Fictorum is developed by Scraping Bottom Games, an indie studio that successfully raised just under $30,000 in a Kickstarter campaign.
The game, a Rogue-lite, first showed up on Reddit, described as a project developed by its creators in their spare time, but since everybody loves blowing up things – and that's a big part of this game – it managed to gain enough attention to warrant a full-fledged game.
Kickstarter backers have had access to the game's beta for months at this point, and it seems that their feedback has helped the developer quite a bit with balancing the game as well as fixing any quirky bugs. In my entire time playing the game, I never encountered any game-breaking bugs, except for a few humorous ones.
In this review, we discover how Fictorum, despite having a destructible environment as its main attraction, creatively manages to steer away from the tag of a ‘piñata simulator' towards something that has depth, and is well thought-out, albeit with a few flaws that hinder it from realizing its full potential.
Fictorum uses Unreal Engine 4 – in fact, the game came about as a result of Epic distributing the engine for free – and manages to perform quite well considering what it’s doing; the game must process physics calculations for tens if not hundreds of objects when a pile of debris is crashing down, after all.
I played the game with all the graphical options turned up to their 'Epic' setting at a resolution of 1366 x 768, with the field of view set at 80 (yes there's a FoV slider).
Indeed, for the most part, the game manages to perform flawlessly with these settings – aside from the occasional dip in frame rate while decimating a village, I get a constant sixty frames per second.
However, the performance does drop as you progress through the campaign and larger levels with more enemies are loaded; as a result, the frame rate may be acceptable early on in the campaign, but not near the end of it. There are a few issues with the game as well, mostly coming down to technological limitations.
As evident by the GIF, the game is quite quick to despawn the wreckage of a building even while the player is still looking at it. I confirmed with the developer that this is indeed an intended behavior, and is defined by a set timer.
Aside from the occasional dip in frame rate while decimating a village, I get a constant sixty frames per second.
The game also takes a minute or two to load every time it is launched – it even says so on its loading screen. However, all subsequent levels load in an instant. It’s a minor complaint, and one which can be easily ignored, but it is worth mentioning.
Here are the specifications of the PC I played this game on:
- Display: 19.8” non-touch, 1366x768 resolution
- OS: Windows 10 Version 1703 (64-bit)
- Processor: Core i7 – 2600K @ 3.40GHz
- RAM: 8GB DDR3 1333 MHz
- GPU: Nvidia GTX 680 with 2GB DDR5 VRAM
AI, Camera, and Controls
Fictorum, by default, is a third-person game, but it does offer a first-person view as an option to be enabled within its gameplay settings. Unfortunately, while it is perfectly playable with the first person view, it's not necessarily ideal, and that's because of the game's AI.
Simply put, the enemies in this game are not very smart. It seems that the AI has been programmed to do but one thing: run towards you as fast as it can; most enemies carry melee weapons, so it does make sense, but there is not even a hint of an attempt at flanking or anything remotely intelligent.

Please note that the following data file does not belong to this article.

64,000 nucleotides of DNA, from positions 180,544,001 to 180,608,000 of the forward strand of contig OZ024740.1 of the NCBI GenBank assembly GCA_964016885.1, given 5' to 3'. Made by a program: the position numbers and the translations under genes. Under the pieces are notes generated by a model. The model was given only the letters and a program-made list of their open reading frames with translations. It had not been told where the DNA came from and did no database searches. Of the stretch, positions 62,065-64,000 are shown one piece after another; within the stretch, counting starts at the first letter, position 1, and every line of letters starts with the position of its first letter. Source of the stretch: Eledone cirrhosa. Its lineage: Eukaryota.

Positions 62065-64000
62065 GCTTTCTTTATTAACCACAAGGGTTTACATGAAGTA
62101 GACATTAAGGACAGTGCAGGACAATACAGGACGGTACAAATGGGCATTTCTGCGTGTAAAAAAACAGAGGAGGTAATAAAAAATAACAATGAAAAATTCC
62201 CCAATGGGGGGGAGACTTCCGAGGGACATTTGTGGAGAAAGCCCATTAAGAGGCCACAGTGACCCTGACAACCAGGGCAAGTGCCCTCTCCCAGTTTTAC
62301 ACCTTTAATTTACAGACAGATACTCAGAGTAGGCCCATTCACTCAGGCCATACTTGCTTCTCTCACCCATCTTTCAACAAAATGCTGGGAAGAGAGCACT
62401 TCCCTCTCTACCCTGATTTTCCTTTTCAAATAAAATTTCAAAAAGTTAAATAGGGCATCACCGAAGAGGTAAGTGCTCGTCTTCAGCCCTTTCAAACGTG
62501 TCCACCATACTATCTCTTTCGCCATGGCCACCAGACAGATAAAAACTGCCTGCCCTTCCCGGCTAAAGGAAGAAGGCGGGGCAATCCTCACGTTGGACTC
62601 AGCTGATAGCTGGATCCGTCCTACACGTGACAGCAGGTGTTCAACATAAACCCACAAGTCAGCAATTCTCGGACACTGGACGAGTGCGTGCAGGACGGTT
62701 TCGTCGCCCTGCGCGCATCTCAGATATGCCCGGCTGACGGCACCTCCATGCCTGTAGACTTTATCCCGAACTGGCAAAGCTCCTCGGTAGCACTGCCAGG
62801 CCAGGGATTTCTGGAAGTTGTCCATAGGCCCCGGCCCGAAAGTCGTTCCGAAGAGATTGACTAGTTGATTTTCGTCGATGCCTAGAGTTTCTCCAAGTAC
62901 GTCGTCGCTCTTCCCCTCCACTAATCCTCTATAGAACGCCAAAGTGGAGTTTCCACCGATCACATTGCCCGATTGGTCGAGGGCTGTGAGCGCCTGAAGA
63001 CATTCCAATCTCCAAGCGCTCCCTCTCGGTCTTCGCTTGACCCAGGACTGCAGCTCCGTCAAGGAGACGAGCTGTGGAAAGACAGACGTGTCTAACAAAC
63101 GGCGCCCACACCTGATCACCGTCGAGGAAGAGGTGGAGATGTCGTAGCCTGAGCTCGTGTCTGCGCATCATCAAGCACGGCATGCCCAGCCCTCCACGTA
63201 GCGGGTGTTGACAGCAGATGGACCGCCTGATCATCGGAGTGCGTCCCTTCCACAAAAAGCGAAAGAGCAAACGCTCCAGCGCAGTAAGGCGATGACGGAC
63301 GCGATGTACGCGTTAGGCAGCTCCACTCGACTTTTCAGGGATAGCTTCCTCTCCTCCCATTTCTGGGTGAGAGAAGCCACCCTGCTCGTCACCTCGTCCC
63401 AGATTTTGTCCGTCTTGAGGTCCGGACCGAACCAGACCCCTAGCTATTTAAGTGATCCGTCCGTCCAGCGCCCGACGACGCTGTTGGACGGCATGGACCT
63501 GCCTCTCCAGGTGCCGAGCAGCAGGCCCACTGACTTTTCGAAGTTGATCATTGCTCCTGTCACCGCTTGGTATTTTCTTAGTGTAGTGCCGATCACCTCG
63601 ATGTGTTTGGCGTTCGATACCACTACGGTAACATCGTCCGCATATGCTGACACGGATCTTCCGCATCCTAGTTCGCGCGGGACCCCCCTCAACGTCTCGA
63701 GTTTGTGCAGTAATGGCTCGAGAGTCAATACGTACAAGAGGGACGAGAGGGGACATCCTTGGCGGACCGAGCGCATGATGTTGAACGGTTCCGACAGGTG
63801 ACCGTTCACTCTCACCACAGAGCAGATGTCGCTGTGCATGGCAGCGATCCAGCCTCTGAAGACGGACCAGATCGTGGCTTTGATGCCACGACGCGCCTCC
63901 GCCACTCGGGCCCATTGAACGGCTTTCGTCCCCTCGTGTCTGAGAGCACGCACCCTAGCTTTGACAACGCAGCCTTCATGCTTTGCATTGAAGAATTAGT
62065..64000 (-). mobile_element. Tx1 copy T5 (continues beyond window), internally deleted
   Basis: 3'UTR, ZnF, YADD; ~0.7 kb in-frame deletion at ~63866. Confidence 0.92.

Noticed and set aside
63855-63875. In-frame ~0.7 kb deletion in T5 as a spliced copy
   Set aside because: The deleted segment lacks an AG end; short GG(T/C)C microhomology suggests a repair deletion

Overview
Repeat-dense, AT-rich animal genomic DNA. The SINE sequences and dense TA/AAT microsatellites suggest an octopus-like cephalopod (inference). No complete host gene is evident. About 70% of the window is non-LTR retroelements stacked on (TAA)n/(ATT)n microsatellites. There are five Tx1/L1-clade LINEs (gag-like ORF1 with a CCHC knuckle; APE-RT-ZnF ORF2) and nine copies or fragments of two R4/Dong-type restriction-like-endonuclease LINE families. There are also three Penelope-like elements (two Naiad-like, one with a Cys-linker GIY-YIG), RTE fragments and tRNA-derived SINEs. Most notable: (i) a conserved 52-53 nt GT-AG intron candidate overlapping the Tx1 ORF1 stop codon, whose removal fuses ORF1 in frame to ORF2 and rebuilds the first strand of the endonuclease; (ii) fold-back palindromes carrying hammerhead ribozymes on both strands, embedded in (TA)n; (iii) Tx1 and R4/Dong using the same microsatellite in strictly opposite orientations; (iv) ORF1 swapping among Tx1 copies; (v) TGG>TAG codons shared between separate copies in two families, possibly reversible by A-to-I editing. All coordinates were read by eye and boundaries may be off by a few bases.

It seems that the AI has been programmed to do but one thing: run towards you as fast as it can.
The archers will stay put and hilariously fire their puny arrows towards your general direction – until they die; while enemies with melee weapons hopelessly try to outwit your god-powers with their spades. There will be the occasional enemy that knows enough magic to make your life difficult, but they still behave quite the same as the typical archer.
Fictorum's difficulty, therefore, comes not from strong enemies, but from the sheer number of them; that's fine in third-person, but quickly becomes a problem when you are limited by the first-person view, as showcased in this accidentally humorous example:
As for the controls, the game feels excellent to play with the default keyboard and mouse control scheme, at least to my right-handed self. There's also extensive support for controllers, despite the developer not having any plans to launch the game for any of the consoles; I only tried this with an Xbox One controller and was pleasantly surprised with the experience.
Fictorum has managed to create an incredibly thoughtful tale spanning centuries in order to explain its very strange world, known as the Realm. It promises of great wizards and magical orders competing with each other to gain supremacy and control over the Realm.
In this madness, an elite of the order known as the Fictorum blankets the Realm in Miasma, descending a choking fog that kills millions and corrupts those who survive, turning them into creatures hungry only for blood; for this, all who are part of the Fictorum's order are hunted down and executed, except for the few who manage to survive.
In the world of Fictorum, the only places that remain safe from the deadly Miasma are the mountain tops, where the empire that calls itself the Inquisition has built portals – called nexuses – to ensure a safe way of travel for what remains of humanity.
Fictorum's lore has the potential of becoming much more than what it currently is; I hope that it does.A story is incomplete without a purpose, and this one is no exception. It's clear that the order of Fictorum does not adhere to the version of good that you and I may subscribe to, yet you play as the last of its surviving wizards. The game begins its journey right after you witness the execution of everyone you knew your entire life as they are captured and killed by the Inquisition. You, however, manage to survive your execution, and now have one purpose: gain revenge for what the Inquisition has done.